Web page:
"There were no huge queues. Many people seem to have decided to stay in France," he said.
Prices of some flights to the UK from Paris were more than £450, compared to £66 on Saturday. Many direct flights from the south of France are sold out.
The cheapest Eurostar tickets were £210, compared with £165 on Saturday. One couple, Stuart and Anna Buntine, spent nearly £1000 to make it back to the Midlands via Eurostar from Burgundy, central France.
P&O Ferries told the BBC it had increased its capacity on its Spirit class ships, but said passengers should still book in advance rather than just turn up at ports in France, the Netherlands or Belgium.
DFDS Ferries said it had added an extra four departures from Calais to help Britons return in time. It said bookings must be made before arriving at port.
'We're packing frantically'
Scott and Tracy Cuthbert, from the village of Bloxham in Oxfordshire, say cutting their holiday in the Loire Valley short by six days was an "easy decision to make for us because we both need to work".
The couple and their daughter Milly, 16, should have been coming back next Thursday, but began "frantically packing" after they heard news of the rule changes.
The family booked themselves onto a ferry for Friday afternoon, only to realise they wouldn't make it to the port in time - so have now booked another ferry, due to leave Calais at 20:30 BST.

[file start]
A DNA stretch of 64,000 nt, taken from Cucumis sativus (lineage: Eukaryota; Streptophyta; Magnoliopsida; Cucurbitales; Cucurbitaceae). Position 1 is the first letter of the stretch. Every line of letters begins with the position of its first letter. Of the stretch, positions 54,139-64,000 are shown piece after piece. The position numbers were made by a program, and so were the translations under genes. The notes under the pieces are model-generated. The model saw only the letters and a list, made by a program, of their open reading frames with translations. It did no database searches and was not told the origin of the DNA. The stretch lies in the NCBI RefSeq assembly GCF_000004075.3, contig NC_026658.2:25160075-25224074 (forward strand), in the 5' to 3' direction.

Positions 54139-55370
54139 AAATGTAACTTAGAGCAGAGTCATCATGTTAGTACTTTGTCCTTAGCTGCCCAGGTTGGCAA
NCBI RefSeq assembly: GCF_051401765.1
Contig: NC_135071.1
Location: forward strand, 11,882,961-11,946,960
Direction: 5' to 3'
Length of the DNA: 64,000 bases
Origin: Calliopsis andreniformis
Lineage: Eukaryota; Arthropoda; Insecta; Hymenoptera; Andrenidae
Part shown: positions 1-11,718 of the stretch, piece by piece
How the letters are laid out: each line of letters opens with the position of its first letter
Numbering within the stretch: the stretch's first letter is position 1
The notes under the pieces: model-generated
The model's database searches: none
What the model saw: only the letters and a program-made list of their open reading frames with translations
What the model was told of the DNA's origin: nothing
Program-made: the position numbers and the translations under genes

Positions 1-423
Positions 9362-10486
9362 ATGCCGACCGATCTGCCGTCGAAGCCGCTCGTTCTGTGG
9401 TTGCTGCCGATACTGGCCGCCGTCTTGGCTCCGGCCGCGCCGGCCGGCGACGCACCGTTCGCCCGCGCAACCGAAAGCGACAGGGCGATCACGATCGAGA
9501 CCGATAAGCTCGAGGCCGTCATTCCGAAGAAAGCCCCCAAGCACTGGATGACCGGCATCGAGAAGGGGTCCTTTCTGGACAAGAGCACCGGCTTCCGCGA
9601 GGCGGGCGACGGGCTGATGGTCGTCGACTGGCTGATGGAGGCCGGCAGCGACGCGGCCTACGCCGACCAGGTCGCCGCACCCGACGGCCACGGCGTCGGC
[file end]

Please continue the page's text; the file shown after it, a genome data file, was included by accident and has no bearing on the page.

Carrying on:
"We're driving up now and the sat nav says we'll have about an hour's leeway," Scott says from the car.
On Friday, France reported 2846 new coronavirus cases in 24 hours - the highest number since lockdown restrictions were eased.
The seven-day average increased to 2041, marking the first time it has surpassed 2000 since 20 April.
Clement Beaune, France's secretary of state for European affairs, tweeted that the UK's decision was a matter of "regret" for the French, but that he was hoping for a "return to normal as soon as possible".
The travel industry, already damaged by the pandemic, also criticised the move.
Gloria Guevara, president of the World Travel and Tourism Council, said the UK was lagging behind other countries that had "shunned quarantines" in favour of "comprehensive" testing programmes for everyone departing and arriving back into their respective countries.
The UK's ambassador to France, Lord Llewellyn, acknowledged that the new quarantine rule would be "unwelcome news" for Britons in the country, but stressed that people could continue with their holidays as long as they follow safety precautions and self-isolate on their return.